Sununu Called Out by Public Health Officials as NH’s Vaccination Rate Falls Behind the Rest of New England
At a critical time in the push to vaccinate more Granite Staters, the Sununu administration’s vaccination campaign is being marred by inaction and inaccurate reporting. This week, news outlets revealed that the state’s reported vaccination rate is actually decreasing without explanation, and that racial disparities in New Hampshire’s vaccination rate are increasing. Additionally, New Hampshire’s vaccination rate lags behind the rest of New England, which last week prompted public health experts to call out Sununu for his refusal to develop a new strategy on how to overcome the state’s stagnant vaccination rates.
The state's current vaccination rate is unclear. The state recently made changes to his COVID-19 dashboard to separate out non-residents who were vaccinated in New Hampshire to give a clearer picture of the percentage of vaccinated residents, but the numbers provided by the dashboard have been inconsistent.
As of Friday, the state listed the percentage of fully vaccinated New Hampshire residents at 51.2%, an unexplained decrease of 1.5% from Thursday. The Centers for Disease Control and Prevention listed the percentage as 58.5%.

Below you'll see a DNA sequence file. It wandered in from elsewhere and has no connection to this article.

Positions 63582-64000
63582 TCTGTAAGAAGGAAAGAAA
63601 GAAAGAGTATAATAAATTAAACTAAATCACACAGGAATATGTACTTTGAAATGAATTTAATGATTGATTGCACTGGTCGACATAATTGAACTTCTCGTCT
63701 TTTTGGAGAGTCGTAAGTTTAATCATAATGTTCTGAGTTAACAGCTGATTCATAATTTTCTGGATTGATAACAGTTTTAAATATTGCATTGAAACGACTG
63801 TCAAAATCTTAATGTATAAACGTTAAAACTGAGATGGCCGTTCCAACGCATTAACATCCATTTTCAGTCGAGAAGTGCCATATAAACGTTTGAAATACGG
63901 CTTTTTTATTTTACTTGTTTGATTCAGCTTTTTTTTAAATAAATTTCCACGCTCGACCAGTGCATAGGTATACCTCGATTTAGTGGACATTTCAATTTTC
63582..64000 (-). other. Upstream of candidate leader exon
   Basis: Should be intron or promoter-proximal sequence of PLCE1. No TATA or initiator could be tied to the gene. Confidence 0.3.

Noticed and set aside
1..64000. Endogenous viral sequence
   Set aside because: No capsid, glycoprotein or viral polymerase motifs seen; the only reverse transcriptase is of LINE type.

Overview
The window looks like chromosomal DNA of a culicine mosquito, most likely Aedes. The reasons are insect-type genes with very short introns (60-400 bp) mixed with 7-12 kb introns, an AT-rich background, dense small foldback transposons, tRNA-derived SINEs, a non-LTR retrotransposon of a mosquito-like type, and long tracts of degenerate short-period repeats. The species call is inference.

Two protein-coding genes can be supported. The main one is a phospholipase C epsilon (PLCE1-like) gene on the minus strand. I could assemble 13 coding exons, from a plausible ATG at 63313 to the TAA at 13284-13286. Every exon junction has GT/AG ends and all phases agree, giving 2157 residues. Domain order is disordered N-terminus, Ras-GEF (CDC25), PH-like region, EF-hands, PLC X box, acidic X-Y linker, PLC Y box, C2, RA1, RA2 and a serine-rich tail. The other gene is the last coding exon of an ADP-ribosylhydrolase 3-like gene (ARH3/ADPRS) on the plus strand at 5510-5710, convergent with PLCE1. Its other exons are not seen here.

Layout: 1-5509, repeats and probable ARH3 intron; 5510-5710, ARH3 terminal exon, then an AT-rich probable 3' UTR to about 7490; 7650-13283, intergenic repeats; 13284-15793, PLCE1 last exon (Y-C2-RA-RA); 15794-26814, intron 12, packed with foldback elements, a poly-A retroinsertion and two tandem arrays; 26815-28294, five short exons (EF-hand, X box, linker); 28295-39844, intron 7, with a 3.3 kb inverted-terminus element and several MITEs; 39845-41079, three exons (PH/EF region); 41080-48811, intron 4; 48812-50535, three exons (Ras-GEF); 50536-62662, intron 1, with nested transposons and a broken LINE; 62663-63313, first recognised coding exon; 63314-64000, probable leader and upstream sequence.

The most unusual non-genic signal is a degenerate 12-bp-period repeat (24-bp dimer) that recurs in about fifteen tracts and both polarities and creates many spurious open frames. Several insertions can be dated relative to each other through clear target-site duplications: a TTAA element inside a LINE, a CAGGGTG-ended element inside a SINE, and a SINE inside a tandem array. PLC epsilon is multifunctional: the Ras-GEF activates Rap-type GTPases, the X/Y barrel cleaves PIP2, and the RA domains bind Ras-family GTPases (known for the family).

New updates to the COVID-19 vaccine data provided by New Hampshire state officials show striking impacts on vaccination rates for Black and Asian American Granite Staters.
The lack of county-specific race and ethnicity data from the state is also frustrating for [Clifton] West, because he’s only working in one area. Without the county-specific data, he says it’s hard to know who to target for outreach. The regional public health networks West has partnered with say they feel similarly. Scott Schuler, the Seacoast COVID-19 complex incident commander, says statewide data like this isn’t very helpful for their work. What they need, Schuler says, is more localized data to help them target their efforts and strategize with community leaders.
New Hampshire's racial and ethnic disparities remain concerning to advocates, especially because people of color, in New Hampshire and nationally, have borne a disproportionate share of cases and deaths from the coronavirus.
With vaccination rates lagging and COVID-19 cases climbing in New Hampshire, a group of Democratic lawmakers and public health advocates called on Gov. Chris Sununu to step up the state’s push to get more residents immunized. Promoting videos of himself and public health officials urging residents to get vaccinated is not enough, they said.
“In addition to people who are reluctant to be vaccinated, there are Granite Staters who still struggle to access the vaccine, particularly those who are low income, disabled, and those who live in rural areas of the state,” Sen. Cindy Rosenwald of Nashua said at a Thursday press conference. “But Gov. Sununu and his administration appear no longer interested in having a role to play in promoting vaccination rates among any of these groups.”